"Make a thing, carry in her pocket. Makes invisible noise, stops detonator gizmo." Mouse waved his hands vaguely as he tried to illustrate his idea.
"How do you know about this `disruptor,' Mouse? Do you have the parts? How long will it take you?" Catherine demanded, sudden hope flaring.
"Read it, in a soldier magazine. Tells how to make. Found little box Up Top, no problem. Fix it now." Mouse whirled and dashed away, ignoring Father's instruction to stop.
"Do you think he can do it?" Catherine asked.
""Who knows? The boy is brilliant, but sometimes lacks common sense. His mind doesn't follow the proscribed logic to resolve problems. I've seen some remarkable successes and more than a few failures."
"It's something. It may be all I've got," Catherine replied. Inside her jacket pocket, her fingers curled silently around the snub-nosed little gun. "I'll do anything to save him!"
Father heard the determination in Catherine's voice and knew that `anything' covered a lot of territory. He started to warn her of the risk, then thought the better of it and shut his mouth. She, better than anyone, knew the danger posed by Steven Bass.
"Well, let's go see what Mouse needs," he offered and gestured her to proceed ahead of him.
Catherine drove down the expressway at precisely six miles over the speed limit. She concentrated fiercely on the simple mechanics of driving and tried to clamp down on her emotions. She had no idea of Vincent's condition and was determined not to make it worse by allowing her fear to penetrate their bond. Mentally she rehearsed ways to dissuade Steven from his intended course of action.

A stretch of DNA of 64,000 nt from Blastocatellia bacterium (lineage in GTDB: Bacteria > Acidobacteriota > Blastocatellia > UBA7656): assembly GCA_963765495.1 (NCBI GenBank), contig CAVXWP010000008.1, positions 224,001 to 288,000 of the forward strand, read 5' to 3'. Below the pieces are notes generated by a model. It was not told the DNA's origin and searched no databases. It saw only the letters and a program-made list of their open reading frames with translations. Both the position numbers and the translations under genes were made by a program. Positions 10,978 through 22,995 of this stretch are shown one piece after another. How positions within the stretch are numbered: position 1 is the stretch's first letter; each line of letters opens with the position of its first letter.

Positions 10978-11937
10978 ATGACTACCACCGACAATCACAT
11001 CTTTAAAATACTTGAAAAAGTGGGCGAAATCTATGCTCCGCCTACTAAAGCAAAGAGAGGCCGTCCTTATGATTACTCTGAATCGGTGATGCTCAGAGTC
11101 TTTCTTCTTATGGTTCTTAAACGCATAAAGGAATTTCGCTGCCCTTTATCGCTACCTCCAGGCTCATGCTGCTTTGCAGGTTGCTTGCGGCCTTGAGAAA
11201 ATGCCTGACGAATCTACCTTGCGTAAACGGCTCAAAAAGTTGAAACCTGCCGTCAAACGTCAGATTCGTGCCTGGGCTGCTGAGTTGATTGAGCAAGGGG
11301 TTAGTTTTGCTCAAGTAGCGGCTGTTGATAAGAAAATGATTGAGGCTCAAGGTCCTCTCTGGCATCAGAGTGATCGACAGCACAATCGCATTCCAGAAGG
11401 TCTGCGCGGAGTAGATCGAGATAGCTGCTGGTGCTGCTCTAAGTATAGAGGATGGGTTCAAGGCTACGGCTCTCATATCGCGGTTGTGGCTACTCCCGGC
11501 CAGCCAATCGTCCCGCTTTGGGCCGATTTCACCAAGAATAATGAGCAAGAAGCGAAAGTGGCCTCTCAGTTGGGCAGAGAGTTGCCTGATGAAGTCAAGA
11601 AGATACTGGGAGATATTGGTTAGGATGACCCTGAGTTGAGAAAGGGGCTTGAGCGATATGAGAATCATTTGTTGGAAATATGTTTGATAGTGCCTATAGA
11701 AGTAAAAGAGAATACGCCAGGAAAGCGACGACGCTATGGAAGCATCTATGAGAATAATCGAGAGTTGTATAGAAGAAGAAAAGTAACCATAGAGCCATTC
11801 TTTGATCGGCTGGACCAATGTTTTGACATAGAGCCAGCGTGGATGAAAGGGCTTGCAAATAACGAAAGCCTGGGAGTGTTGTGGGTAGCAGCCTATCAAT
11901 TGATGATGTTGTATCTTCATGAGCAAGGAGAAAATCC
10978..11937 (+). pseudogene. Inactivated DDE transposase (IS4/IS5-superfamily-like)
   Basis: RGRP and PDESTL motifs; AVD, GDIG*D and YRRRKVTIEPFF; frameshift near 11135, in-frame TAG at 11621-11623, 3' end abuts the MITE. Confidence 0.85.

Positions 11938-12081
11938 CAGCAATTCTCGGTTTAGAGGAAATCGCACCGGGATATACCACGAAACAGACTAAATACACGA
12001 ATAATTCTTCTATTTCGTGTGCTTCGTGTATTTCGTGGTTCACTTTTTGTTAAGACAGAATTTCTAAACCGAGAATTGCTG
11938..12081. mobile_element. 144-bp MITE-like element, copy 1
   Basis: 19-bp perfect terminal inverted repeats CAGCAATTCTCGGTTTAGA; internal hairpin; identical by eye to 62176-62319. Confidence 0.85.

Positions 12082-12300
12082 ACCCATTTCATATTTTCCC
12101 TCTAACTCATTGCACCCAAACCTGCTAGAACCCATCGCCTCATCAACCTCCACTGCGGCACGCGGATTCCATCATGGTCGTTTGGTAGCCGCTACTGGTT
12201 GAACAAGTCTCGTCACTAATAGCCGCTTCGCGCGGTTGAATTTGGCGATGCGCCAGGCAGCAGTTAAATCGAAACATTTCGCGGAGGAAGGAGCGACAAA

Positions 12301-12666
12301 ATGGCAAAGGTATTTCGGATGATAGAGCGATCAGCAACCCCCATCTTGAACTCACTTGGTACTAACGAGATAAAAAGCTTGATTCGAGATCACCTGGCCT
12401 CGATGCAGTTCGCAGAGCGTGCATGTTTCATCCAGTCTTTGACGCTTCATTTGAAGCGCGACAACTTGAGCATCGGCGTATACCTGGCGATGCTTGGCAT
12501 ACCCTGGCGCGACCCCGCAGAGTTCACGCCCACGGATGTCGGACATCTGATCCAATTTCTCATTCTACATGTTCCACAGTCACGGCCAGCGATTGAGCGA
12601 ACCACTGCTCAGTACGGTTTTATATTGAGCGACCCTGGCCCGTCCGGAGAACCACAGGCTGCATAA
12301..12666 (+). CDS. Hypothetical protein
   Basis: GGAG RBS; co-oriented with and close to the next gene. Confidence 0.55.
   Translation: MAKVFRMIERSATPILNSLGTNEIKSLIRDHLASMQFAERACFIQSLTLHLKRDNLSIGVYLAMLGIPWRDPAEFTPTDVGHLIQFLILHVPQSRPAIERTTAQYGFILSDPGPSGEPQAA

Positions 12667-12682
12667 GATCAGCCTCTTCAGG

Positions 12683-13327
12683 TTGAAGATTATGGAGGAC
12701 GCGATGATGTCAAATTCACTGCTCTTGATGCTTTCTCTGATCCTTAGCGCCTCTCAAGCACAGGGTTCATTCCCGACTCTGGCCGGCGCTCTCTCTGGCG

Every verbal feint or conciliatory phrase she'd ever used as a lawyer marched with military precision through her mind, and she weighed them against what she knew of Steven and his motives. But at the back of her mind, separate and apart from all the things she might say to delay or prevent him, was the irrefutable fact that she would kill Steven to protect Vincent.
If there were options, she'd choose another. Given none, she would not hesitate. Father had tried to stop her when she went into the Catacombs to find Vincent--was it only three months ago? His life had been worth any risk then, and now was no different.
Mouse's gizmo lay beneath the lace of her bra. He had cobbled it together using a castoff TV remote from Above, and it had only one button that worked, the on/off switch. She had tried it in the car and it had reduced the radio reception to static, but she had no idea how close she had to be to the detonator for the gizmo to be effective. Her gun was a reassuring weight in her pocket. Steven would find it if he searched her, but she was counting on her ability to distract him.
The sound of wheels on the gravel driveway drew him to the window. She was here at last! She stepped from the car and gazed at the house with her hand over her heart.... She was as deeply affected by the reunion as he. My darling Cathy....